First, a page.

Strawberry Recall Best Plant-Based Bacon Unplug Energy Vampires Apple Watch 9 Rumors ChatGPT Passes Bar Exam Your Tax Refund Cheap Plane Tickets Sleep and Heart Health
Want CNET to notify you of price drops and the latest stories?
No, thank you

BBC reveals open-source video technology

The British Broadcasting Corp. hopes the new codec will one day give Windows Media Player a run for its money.

The British Broadcasting Corp. has announced an open-source video compression project that it hopes could one day give Windows Media Player a run for its money.

The BBC didn't make a particularly big show of the project at LinuxWorld in London, but if the codec lives up to expectations, it could soon be challenging proprietary video technology.

The codec, called Dirac--after physicist Paul Dirac--is still in the early stages of testing. But developers say when it goes into beta in the fall of 2005, there's a good chance it will be as good, if not better, than anything else out there.

Lead developer Thomas Davies, who founded the project three years ago, has Microsoft's Windows Media Player in his sights.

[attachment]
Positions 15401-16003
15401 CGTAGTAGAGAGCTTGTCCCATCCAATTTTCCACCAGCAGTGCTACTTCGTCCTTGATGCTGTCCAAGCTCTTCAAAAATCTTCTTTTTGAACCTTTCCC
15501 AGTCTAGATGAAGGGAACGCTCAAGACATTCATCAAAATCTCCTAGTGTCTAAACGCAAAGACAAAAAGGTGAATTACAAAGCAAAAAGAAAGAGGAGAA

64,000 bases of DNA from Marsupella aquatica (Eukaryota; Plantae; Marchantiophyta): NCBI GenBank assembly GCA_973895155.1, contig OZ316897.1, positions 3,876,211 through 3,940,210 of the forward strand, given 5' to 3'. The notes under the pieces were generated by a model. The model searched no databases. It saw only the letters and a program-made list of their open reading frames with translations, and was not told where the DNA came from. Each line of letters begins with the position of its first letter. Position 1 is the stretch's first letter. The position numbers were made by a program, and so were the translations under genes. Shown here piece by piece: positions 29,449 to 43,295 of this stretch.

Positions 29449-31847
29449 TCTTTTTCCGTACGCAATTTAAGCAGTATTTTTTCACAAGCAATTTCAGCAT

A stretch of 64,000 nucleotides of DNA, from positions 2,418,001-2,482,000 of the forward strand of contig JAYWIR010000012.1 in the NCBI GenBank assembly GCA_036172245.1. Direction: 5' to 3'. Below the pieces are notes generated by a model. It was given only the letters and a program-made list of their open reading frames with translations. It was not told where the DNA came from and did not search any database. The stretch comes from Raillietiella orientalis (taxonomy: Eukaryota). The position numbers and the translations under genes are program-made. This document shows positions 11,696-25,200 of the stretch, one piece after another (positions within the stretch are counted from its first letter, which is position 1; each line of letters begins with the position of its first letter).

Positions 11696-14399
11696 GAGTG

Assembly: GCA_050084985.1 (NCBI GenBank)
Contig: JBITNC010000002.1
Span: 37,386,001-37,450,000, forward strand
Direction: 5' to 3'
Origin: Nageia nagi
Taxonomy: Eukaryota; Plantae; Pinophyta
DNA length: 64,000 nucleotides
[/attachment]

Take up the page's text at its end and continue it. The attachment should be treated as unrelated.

Davies stressed that he is not seeking to create a product, but rather a tool that other developers can use to build their own software.

"It is an entirely general-purpose code," he said. The technologies used are suitable for everything, he said, from low-resolution mobile phone screens to high-definition television and even cinema. "You could use it for desktop video production, you could use it for streaming, or you could use it for movies--anyplace where you need compression."

Davies plans to release a new set of coding tools over the coming year.

By the time the beta launches, Davies wants the software to be able to decode standard definition pictures in real time. "By then we should have all the decoding tools, and it should be plugged into a number of different players."

To protect the software and the techniques used to develop it, the BBC has taken out its own defensive patents, Davies said, and it is releasing the software under the Mozilla license to ensure "that those patents are licensed for free, irrevocably, forever."

The terms of the license mean that Dirac could be used in open-source software or in proprietary software in such a way that a company that produces the software would not have to divulge its source code, according to Davies.

Dirac is just one of a number of open-source software tools being developed by the BBC. The broadcaster also is working on the material exchange format (MXF), which will be used for exchanging multimedia data. "We intend to wrap Dirac inside MXF with an audio stream plus synchronization data and metadata," Davies said.

Matt Loney of ZDNet UK reported from London.